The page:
Workplace legislation is the latest trend. And I believe that legislation is one of the great gifts of freedom to individuals, but laws have a tendency to have their flaws.
Case in point, Ontario. Ontario is facing a long-standing policy problem involving Ontario’s public sector unions.
As recently as 1996, the Ontario government had long ignored the Working Time Act of 1987, which states:
“Employees should not spend more than 48 hours per week working ordinary work hours (including lunch breaks).”
And more recently, Ontario’s government passed the Bill 115 bill in 2012 requiring teachers to give the province 90 minutes of unpaid “training” per week, without saying what training. As a result, hundreds of thousands of Ontarians feel compelled to work a greater portion of their workweek beyond the 48 hours that was instituted.
Ontario is in an era of rapidly falling median wages. So what Ontario Governor Doug Ford is trying to do is to lower the threshold of time employees have to work to end their paid workweek.
California is pursuing a similar policy, pushing back the threshold to four hours. Similar laws are also taking effect in the U.K. and New York.
Lawyers have observed that these laws provide a great opportunity for employers to sue employees for compensation. It is also likely that one of the unintended consequences of these laws will be to undermine flexibility in the workplace – usually speaking about flexibility to have employees only come in on a scheduled basis.
In a 2014 paper titled “Do Time Outside Work Laws Actually Reduce Wages?” Robert Haverstick and Michael Dinwiddie had found that employers might use time off as a bargaining chip to draw out an employee’s time off.
We are not alone in our view that these laws will ultimately punish those employees who do not have the authority to waive their time off. In a 2018 paper called “Why European Work Laws’ Limits On Leave Are Unfair,” University of Toronto Professor John Busbee showed that the provinces whose laws require that workers spend less than 48 hours outside of their workweek may face increased rates of unemployment and structural unemployment.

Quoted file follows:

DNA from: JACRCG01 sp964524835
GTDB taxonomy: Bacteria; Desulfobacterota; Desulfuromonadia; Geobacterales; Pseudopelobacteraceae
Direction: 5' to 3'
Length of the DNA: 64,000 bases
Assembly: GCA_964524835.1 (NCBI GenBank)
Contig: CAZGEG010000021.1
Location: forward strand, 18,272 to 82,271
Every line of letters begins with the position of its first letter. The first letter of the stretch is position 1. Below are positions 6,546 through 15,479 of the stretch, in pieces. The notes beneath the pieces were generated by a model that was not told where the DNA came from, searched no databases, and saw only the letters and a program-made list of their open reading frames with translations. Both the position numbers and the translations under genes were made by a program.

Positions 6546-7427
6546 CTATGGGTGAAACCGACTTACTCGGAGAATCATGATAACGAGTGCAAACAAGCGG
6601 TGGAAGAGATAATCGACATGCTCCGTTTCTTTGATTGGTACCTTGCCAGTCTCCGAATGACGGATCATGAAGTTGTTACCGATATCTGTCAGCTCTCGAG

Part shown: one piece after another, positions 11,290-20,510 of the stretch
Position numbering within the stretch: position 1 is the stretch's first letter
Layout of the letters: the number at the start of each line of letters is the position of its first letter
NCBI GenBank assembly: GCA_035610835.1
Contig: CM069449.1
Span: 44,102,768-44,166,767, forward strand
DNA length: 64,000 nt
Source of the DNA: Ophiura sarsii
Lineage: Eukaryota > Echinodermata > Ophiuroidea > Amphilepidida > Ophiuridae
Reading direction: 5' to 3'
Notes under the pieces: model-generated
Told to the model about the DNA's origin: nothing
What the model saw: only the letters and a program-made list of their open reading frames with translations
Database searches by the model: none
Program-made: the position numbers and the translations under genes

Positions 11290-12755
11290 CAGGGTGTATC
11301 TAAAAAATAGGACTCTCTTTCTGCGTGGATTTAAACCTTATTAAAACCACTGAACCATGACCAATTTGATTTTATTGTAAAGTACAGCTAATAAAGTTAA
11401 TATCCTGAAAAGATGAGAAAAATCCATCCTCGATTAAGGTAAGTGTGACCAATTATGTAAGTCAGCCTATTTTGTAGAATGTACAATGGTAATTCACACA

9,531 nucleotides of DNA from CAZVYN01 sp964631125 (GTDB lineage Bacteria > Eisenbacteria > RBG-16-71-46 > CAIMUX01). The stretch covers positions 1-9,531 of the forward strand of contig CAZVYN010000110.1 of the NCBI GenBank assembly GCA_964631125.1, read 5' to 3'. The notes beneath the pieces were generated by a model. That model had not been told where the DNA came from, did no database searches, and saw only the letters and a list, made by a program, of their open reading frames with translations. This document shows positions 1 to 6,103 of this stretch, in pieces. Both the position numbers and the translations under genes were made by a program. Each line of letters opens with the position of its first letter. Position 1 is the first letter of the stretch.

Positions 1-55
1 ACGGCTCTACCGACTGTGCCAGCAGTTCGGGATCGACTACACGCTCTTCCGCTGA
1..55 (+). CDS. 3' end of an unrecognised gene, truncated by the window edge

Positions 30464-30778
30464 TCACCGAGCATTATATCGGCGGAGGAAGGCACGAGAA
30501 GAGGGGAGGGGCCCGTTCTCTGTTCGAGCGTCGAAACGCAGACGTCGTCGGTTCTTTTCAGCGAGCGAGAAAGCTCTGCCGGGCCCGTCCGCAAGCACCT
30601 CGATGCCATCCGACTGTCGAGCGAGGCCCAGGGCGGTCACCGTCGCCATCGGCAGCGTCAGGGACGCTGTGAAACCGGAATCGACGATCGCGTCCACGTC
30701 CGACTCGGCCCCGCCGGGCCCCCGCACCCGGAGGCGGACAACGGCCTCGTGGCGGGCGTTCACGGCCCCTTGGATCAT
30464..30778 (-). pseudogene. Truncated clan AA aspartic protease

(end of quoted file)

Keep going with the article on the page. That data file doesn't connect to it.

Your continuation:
Part of the explanation is that the laws are a reflection of unions’ desire to maximize work-time for unionized employees. So why should we tolerate something that will not only harm employees but also might result in more unionization?
This is not the case in other parts of the world.
In the U.K., for example, the U.K. government has a policy of protecting 40 hours per week. And not only is this policy often used to negotiate enhanced benefits and reduced working hours, but it gives workers more leverage over employer’s negotiations. If unions can get their members to work less than 40 hours a week, it is much easier for them to seek a more negotiated maximum period. By increasing the bargaining power, the U.K. government has a desire to reduce the threshold.
Again, in the U.S., we can look at the experience of California’s AB 930, which allows public employees to “clock out” after work hours.
As it stands, a worker can call in for a mandatory two-hour cooling off period after 35 hours without a pay cut and get a two-hour “free lunch break” after a 36-hour work week, as long as they work the minimum number of hours required by the law. The minimum is 35 hours per week – 40 hours per week after 40 hours of actual work.
The law does not require a work-free day for a 40-hour work week.
Should employers be concerned about state legislation, or is this just one more aspect of the threat to people’s freedom to choose a job based on their needs and preferences?
Joel Berstad is chief economist of the Competitive Enterprise Institute.